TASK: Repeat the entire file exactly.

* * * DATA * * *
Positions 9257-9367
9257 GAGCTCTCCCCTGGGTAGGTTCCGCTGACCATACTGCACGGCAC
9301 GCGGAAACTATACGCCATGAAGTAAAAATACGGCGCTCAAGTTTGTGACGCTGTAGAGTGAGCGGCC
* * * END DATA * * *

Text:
Positions 9257-9367
9257 GAGCTCTCCCCTGGGTAGGTTCCGCTGACCATACTGCACGGCAC
9301 GCGGAAACTATACGCCATGAAGTAAAAATACGGCGCTCAAGTTTGTGACGCTGTAGAGTGAGCGGCC